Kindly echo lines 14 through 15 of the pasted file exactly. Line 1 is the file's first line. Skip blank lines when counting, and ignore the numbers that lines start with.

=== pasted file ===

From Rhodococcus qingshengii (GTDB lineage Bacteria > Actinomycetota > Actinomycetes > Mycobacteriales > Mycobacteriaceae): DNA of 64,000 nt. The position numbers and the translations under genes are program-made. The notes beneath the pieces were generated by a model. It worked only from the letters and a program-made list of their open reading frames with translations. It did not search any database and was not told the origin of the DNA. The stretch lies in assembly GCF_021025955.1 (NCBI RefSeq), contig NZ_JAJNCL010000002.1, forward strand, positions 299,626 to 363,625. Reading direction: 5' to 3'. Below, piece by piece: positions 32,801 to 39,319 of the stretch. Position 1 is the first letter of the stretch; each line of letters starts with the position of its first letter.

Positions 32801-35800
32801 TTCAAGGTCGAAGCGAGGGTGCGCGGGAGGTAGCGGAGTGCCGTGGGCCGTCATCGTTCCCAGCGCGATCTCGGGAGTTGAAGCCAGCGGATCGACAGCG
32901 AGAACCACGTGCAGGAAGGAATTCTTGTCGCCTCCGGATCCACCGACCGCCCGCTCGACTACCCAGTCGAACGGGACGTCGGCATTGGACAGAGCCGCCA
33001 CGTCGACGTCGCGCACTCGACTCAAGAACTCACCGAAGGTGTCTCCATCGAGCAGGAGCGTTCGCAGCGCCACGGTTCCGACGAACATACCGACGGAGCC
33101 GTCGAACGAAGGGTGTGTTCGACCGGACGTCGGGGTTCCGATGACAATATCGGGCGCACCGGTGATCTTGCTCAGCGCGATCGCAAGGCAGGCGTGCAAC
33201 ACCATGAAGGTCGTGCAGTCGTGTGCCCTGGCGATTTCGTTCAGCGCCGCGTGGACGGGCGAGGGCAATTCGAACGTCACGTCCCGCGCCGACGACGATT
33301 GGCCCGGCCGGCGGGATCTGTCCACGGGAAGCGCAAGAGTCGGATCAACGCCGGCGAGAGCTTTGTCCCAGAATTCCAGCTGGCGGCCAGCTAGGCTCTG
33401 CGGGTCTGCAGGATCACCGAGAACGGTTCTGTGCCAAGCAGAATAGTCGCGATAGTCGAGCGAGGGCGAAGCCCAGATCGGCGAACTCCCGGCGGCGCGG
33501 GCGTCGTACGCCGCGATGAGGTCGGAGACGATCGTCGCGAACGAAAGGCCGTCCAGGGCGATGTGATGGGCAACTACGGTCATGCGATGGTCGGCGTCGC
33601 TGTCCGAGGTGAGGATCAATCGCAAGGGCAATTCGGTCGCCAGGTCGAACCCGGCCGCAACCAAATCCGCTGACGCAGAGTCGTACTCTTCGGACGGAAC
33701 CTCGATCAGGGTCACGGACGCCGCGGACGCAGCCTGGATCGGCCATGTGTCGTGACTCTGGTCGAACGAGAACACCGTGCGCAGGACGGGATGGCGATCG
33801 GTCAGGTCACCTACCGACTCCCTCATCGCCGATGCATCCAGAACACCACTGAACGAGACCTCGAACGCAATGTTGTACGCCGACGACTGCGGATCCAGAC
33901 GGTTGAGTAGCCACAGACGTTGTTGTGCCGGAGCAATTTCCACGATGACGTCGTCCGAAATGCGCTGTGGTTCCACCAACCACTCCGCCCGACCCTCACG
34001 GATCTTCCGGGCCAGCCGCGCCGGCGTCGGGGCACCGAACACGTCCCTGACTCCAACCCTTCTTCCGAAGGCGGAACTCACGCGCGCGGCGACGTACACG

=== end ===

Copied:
33901 GGTTGAGTAGCCACAGACGTTGTTGTGCCGGAGCAATTTCCACGATGACGTCGTCCGAAATGCGCTGTGGTTCCACCAACCACTCCGCCCGACCCTCACG
34001 GATCTTCCGGGCCAGCCGCGCCGGCGTCGGGGCACCGAACACGTCCCTGACTCCAACCCTTCTTCCGAAGGCGGAACTCACGCGCGCGGCGACGTACACG